Defence pathologist agrees Susan Rohde's neck injuries could have been caused by throttling, manual strangulation

2018-06-20 15:48
Jason Rohde during his trial for the murder of his wife Susan Rohde at the Western Cape High Court on June 04, 2018. (Gallo)

Jason Rohde during his trial for the murder of his wife Susan Rohde at the Western Cape High Court on June 04, 2018. (Gallo)

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The forensic pathologist hired by murder accused Jason Rohde agreed with the State on Wednesday that the injuries to Susan Rohde's neck "could well be the result of throttling and manual strangulation".

Prosecutor Louis van Niekerk had asked Dr Reggie Perumal if he was still comfortable with his finding on the cause of Susan's death at Spier Hotel in Stellenbosch on July 24, 2016.

Perumal did a second autopsy at Rohde's request more than a week after Susan's death and his report suggested her injuries were consistent with ligature strangulation.

READ: The noose and knot around Susan Rohde's neck: Defence pathologist differs on tightness

Dr Asmal Coetzee-Khan, a state forensic pathologist who did the first autopsy, testified that Susan died as a result of lack of oxygen after manual strangulation and smothering.

Perumal told the court on Wednesday: "I said it is consistent with ligature strangulation. It definitely isn't the only cause of death I entertain... The findings in the neck could well be the result of throttling and manual strangulation. There are two competing causes. The injuries that we see could be seen in both scenarios."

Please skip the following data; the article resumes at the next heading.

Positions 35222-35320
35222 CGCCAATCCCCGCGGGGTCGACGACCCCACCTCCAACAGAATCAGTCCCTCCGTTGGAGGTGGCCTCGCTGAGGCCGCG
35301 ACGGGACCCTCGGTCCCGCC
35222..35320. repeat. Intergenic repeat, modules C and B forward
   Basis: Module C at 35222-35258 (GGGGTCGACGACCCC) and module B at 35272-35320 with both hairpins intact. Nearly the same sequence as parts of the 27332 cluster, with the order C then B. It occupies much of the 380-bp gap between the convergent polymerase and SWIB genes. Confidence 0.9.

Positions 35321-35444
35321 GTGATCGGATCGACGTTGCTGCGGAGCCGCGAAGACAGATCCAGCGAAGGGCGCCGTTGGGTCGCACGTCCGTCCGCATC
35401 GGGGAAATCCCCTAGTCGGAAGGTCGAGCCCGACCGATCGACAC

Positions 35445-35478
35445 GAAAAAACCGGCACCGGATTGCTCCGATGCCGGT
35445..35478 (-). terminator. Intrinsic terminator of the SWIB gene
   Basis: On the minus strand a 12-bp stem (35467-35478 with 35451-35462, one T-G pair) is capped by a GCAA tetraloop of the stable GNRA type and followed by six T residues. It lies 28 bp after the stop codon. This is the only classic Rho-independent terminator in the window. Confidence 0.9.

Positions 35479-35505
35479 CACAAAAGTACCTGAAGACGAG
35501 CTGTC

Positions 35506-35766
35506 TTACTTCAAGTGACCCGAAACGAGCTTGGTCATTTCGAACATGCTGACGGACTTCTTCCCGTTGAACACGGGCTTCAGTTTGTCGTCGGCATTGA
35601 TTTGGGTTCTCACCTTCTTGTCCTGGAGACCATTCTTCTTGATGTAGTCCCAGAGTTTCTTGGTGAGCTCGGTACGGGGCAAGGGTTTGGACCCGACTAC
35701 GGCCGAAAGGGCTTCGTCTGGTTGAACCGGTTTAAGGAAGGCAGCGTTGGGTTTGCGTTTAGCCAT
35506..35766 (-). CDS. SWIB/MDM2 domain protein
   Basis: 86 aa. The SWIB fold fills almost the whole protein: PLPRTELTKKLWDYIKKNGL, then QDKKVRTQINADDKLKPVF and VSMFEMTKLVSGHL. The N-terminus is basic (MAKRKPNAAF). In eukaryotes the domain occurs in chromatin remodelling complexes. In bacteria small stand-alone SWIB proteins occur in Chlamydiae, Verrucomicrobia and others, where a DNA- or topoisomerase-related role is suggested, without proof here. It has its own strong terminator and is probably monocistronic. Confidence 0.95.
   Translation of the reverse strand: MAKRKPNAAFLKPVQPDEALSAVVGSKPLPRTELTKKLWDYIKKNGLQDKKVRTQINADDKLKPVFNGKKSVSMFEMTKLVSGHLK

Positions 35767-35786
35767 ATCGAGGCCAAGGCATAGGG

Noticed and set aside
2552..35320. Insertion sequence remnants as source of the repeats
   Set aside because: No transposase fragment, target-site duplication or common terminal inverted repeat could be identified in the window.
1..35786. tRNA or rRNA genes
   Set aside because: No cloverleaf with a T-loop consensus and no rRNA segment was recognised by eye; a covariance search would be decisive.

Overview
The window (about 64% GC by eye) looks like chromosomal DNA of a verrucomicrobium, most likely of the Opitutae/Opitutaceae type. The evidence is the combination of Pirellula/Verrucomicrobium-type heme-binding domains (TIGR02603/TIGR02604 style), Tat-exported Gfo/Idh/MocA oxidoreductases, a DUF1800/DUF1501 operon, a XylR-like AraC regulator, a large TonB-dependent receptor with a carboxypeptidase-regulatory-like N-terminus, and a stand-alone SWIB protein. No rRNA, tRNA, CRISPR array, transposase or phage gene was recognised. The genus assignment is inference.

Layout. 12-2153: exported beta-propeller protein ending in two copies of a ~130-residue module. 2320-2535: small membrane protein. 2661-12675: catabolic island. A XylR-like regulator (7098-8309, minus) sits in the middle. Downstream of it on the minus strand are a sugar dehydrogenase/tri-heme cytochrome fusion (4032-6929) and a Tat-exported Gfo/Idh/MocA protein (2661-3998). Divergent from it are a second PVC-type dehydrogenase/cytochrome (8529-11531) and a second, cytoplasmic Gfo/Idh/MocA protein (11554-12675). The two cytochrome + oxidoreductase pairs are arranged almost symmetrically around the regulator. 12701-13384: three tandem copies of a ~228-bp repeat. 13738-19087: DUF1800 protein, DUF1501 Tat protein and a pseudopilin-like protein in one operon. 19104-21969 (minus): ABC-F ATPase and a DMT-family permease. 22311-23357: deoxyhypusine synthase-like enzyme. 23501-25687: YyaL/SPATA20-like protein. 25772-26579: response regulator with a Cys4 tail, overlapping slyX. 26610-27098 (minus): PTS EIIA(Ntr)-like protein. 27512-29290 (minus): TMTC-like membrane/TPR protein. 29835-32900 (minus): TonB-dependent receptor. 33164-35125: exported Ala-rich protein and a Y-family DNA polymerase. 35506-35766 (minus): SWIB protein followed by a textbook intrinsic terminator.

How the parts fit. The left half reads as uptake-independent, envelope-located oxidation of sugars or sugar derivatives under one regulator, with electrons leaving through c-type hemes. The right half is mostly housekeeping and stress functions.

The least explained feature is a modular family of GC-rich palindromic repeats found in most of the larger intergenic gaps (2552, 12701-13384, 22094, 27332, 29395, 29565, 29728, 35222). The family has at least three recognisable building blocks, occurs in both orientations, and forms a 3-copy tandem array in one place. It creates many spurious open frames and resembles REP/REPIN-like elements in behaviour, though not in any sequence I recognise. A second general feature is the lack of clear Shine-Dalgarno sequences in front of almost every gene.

He could not make a finding based only on the autopsy.

'Standard to say injuries consistent with most likely cause of death'

He explained that he favoured hanging as a more likely scenario because of the appearance of a ligature mark and Rohde's testimony that he saw a dribble of saliva from his wife's mouth, which suggested the ligature was applied while she was still alive.

Coetzee-Khan had found the left horn of Susan's thyroid cartilage was fractured and testified it indicated "a hand being applied to the neck with a squeezing type of action".

When shown photos of the cartilage and questioned, Perumal said that he was not completely disputing the presence of a fracture because it was the most common injury found in hanging cases.

But he said there was normally haemorrhaging with such a fracture.

Van Niekerk wanted to know why Perumal had not qualified his opinion in the autopsy report with everything he had just told the court.

Perumal replied that it was standard to say injuries were consistent with the most likely cause of death, not to mention all possible causes.

"I now put before the court that this [possible cause of death] must be considered."

Focus on bruise on wrist

Van Niekerk pointed out that Perumal's opinion played a major role in Rohde's bail hearing when the defence argued that there was no case against him and the charges should be dropped.

Perumal agreed with Van Niekerk that all these other factors he was "mulling over in his head" would have been important for the investigation team to take further.

On Wednesday, Perumal told the court that in his opinion he would have expected a deeper abrasion above Susan's left eye from falling over a low wall, as Rohde had testified she had done while they were arguing.

He said he could not exclude that this wound was caused by a ring on a fist but he would have expected to see lifted tissue.

Perumal said he felt all the injuries from the "fall" were blunt force injuries.

"I would say most if not all of the abrasions could be as a result of the incident described by the accused except possibly for a bruise on the wrist."

Had Susan fallen on a rough surface like a tarred road, it would more likely have resulted in an abrasion, not a bruise.

He told Van Niekerk it was possible that the bruise could have resulted from Susan being struck or restrained.

The trial continues on Thursday morning.

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Read more on:    susan rohde  |  jason rhode  |  cape town  |  crime

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